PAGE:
First published 9 Oct 2013, last updated 14 Jan 2014
It is time for the Singapore Government to introduce a plastic bag tax to discourage the indiscriminate use of plastic bags. Just because it is free, you often see people asking the cashiers for more rather than fewer plastic bags. Go to all the supermarkets, I am often dismayed to see a full trolley of plastic bags. You definitely don’t need more than 50 bags for one to two weeks usage to dispose of your rubbish. I have been practising no wasteful plastic bags for at least 3 years now and I can assure you that I have managed to cut down the usage for my household by a factor of 10 at least. IKEA in Singapore has done away with giving out free plastic bags completely and successfully without affecting their sales for almost a year now, over to you NEA!
Related links: Wastage is a way of life in Singapore
The true price of disposable plastic bags
I read with dismay the letter, “Find biodegradable alternatives, but we still need disposable bags” (Oct 7).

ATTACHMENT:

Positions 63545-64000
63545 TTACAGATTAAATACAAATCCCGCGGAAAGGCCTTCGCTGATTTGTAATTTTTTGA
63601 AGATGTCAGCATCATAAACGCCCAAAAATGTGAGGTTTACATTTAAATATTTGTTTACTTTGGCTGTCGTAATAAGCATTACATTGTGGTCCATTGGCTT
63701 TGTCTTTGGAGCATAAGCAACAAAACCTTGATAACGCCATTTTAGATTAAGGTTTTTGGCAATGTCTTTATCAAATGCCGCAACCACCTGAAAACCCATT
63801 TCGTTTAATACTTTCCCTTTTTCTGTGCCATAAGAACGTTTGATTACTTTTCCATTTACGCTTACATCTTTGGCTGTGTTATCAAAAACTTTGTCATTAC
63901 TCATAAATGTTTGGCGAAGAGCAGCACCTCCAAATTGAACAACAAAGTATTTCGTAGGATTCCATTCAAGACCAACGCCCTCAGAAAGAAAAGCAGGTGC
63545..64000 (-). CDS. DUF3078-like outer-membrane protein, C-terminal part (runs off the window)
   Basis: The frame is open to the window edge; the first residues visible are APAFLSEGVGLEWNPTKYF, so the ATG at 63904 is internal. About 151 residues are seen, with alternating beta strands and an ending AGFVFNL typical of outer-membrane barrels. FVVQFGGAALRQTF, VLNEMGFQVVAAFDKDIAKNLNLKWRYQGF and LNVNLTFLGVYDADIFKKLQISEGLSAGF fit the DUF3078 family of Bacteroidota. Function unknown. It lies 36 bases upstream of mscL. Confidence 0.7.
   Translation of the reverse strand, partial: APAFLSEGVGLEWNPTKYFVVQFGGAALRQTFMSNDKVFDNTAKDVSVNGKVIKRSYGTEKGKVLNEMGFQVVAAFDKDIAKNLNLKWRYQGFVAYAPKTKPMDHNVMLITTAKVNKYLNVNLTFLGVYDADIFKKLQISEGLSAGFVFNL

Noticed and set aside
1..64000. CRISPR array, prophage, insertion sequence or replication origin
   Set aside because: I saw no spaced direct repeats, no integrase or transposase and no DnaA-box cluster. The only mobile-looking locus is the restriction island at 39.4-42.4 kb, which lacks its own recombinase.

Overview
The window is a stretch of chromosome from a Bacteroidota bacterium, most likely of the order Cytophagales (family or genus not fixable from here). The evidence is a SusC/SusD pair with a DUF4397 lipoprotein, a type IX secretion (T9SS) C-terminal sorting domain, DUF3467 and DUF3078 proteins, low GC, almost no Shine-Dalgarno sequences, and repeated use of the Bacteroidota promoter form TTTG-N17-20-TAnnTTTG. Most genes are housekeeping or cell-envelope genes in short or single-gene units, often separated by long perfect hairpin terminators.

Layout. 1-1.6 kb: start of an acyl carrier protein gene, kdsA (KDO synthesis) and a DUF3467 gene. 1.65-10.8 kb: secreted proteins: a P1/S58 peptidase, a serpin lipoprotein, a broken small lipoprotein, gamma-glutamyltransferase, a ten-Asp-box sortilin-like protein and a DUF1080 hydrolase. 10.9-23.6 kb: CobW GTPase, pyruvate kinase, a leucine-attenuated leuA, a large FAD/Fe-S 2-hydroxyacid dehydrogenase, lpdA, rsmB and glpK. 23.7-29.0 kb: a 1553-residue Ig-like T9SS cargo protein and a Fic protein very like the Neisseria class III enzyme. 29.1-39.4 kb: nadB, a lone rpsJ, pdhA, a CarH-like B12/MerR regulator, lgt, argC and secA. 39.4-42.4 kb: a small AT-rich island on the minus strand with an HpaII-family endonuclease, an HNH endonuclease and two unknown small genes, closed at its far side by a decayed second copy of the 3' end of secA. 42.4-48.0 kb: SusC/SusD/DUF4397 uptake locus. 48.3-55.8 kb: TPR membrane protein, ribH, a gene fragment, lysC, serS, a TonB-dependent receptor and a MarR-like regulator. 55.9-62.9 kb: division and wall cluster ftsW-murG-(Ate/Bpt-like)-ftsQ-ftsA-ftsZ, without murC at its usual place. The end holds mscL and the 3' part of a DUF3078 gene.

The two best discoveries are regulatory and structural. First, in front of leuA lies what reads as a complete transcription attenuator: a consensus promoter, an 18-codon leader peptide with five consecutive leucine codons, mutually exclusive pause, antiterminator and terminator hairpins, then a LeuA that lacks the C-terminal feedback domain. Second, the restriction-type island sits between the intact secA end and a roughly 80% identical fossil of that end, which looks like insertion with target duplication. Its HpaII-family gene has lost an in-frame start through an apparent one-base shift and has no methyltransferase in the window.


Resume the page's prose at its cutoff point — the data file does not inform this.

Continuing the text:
Large swathes of our planet are blanketed in plastic, non-degradable rubbish, much of it in the form of plastic bags. The oceans are slowly clogging up with the stuff. In parts of the Pacific Ocean, plastic particles outnumber plankton by 6:1. The damage to marine life is well documented, while ingestion of plastic bags kills an estimated one in two camels in the United Arab Emirates and roughly 100 cattle a day in Uttar Pradesh, India.
There is no need to use plastic bags. I have done without them since 2001. Is it that difficult to remember to carry a bag? People remember to take their keys and wallets when they go shopping.
In Wales, a 10-cent levy on plastic bags reduced their use at supermarkets by up to 96 per cent, and the money went to charity. A growing number of countries have banned them for environmental reasons.
The letter writer thinks that “we should not discourage their usage in the name of the environment while causing inconvenience to ourselves”.
Perhaps those who allowed their plastic bags to find a way into the ocean, resulting in the death last year of a young sperm whale in the Aegean Sea with 100 plastic bags in its stomach, also felt that it was too inconvenient to not use plastic bags.